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Winning Ways

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What makes some little girls grow up to be winning women? Competition, travel and spending time alone, just to name three factors, says child psychologist Sylvia Rimm. While researching her current bestseller, See Jane Win: The Rimm Report on How 1,000 Girls Became Successful Women, Rimm, 64, director of the Family Achievement Clinic at Metro-Health Medical Center in Cleveland and a contributing correspondent for NBC’s Today show, concluded that the seeds of success are sown early. She and her two case-in-point coauthors—daughters Sara Rimm-Kaufman, 30, a psychologist at the University of Virginia, and Ilonna Rimm, 41, a pediatric oncology researcher in Boston—interviewed women in professions from medicine to media “who considered themselves successful in their careers and reasonably happy in their family lives,” Rimm says. “We looked at their pasts to see how they were motivated to achieve.”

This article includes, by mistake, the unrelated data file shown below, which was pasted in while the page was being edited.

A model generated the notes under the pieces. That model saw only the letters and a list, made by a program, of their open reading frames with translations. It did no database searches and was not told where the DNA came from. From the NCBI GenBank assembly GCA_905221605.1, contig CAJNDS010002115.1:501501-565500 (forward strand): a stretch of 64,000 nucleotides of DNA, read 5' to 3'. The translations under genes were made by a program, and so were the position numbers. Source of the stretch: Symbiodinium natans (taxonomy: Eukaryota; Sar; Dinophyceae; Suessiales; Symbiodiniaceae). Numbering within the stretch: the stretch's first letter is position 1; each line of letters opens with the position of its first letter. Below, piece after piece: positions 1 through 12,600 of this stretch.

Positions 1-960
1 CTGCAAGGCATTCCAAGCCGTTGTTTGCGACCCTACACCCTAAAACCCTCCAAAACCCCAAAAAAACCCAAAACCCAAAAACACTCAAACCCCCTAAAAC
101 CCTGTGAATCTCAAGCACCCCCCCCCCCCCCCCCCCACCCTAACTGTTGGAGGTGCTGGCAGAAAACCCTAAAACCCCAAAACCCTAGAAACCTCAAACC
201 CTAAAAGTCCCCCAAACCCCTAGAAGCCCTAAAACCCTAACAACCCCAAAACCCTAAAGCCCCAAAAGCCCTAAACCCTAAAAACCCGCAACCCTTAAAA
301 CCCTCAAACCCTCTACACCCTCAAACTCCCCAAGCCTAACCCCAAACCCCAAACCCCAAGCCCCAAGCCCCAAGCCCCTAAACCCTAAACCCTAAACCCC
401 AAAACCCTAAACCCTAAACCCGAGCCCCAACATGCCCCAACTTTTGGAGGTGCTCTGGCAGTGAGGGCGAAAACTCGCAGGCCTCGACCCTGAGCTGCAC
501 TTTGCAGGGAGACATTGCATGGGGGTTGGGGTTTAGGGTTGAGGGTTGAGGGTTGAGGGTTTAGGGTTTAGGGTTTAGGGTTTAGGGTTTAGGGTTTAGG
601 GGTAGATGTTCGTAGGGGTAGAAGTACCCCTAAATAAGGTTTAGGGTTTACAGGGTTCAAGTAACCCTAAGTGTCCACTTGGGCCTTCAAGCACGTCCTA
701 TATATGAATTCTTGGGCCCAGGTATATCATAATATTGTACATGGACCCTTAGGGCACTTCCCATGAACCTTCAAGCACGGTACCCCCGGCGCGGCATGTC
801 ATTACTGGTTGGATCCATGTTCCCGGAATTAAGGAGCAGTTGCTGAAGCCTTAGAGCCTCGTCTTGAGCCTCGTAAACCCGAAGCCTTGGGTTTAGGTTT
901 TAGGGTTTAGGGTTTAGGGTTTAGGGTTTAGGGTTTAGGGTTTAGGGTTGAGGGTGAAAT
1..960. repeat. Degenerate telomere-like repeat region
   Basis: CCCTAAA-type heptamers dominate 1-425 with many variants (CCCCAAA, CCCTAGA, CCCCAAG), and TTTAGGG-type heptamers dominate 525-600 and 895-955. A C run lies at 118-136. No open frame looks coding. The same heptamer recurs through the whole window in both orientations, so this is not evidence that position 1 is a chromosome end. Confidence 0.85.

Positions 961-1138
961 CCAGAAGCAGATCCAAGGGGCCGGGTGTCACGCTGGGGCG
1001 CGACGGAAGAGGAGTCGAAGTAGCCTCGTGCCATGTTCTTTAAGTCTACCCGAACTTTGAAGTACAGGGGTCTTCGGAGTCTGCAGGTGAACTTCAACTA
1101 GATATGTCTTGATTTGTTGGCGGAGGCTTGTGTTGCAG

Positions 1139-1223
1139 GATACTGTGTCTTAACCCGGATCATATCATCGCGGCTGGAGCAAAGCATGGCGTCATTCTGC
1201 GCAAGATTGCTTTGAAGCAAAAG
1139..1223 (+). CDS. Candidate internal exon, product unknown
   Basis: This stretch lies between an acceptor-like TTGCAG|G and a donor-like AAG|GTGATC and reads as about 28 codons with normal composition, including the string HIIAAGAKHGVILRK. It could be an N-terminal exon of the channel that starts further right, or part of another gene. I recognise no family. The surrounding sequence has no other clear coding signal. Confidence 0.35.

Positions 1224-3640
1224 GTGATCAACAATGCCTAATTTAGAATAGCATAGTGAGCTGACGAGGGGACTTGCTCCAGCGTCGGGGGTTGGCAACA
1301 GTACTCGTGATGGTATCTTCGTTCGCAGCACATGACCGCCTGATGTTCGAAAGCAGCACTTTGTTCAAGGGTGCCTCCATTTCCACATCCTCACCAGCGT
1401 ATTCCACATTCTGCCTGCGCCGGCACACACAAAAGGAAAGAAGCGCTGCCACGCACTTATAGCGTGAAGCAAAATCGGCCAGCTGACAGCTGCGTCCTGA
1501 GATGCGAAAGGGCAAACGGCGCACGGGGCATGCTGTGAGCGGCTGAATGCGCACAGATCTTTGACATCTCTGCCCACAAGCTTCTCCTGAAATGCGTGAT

The daughter of Russian immigrants who ran a grocery store in Perth Amboy, N.J., Rimm says she was raised to believe “that learning was the path up.” The University of Wisconsin at Madison graduate, whose husband, Alfred, 65, is an epidemiologist, in turn encouraged her own children to achieve (sons David, 40, and Eric, 35, are college professors). “My parents always told me I could do it,” recalls daughter Sara. At her Cleveland home, Sylvia Rimm talked to correspondent Barbara Sandler about how other girls can do it too.

What childhood experiences foster success for girls?

The most important factor for any girl is having parents who have high expectations for her. Other key factors include being involved in activities, which teaches girls to define themselves by their interests and not by their looks, and traveling, which gives them a sense of adventure and independence. And when we asked the women in our study to name their most positive childhood experience, winning in competition was the most frequent answer. These women were exhilarated and motivated by competing.

What finding was most surprising?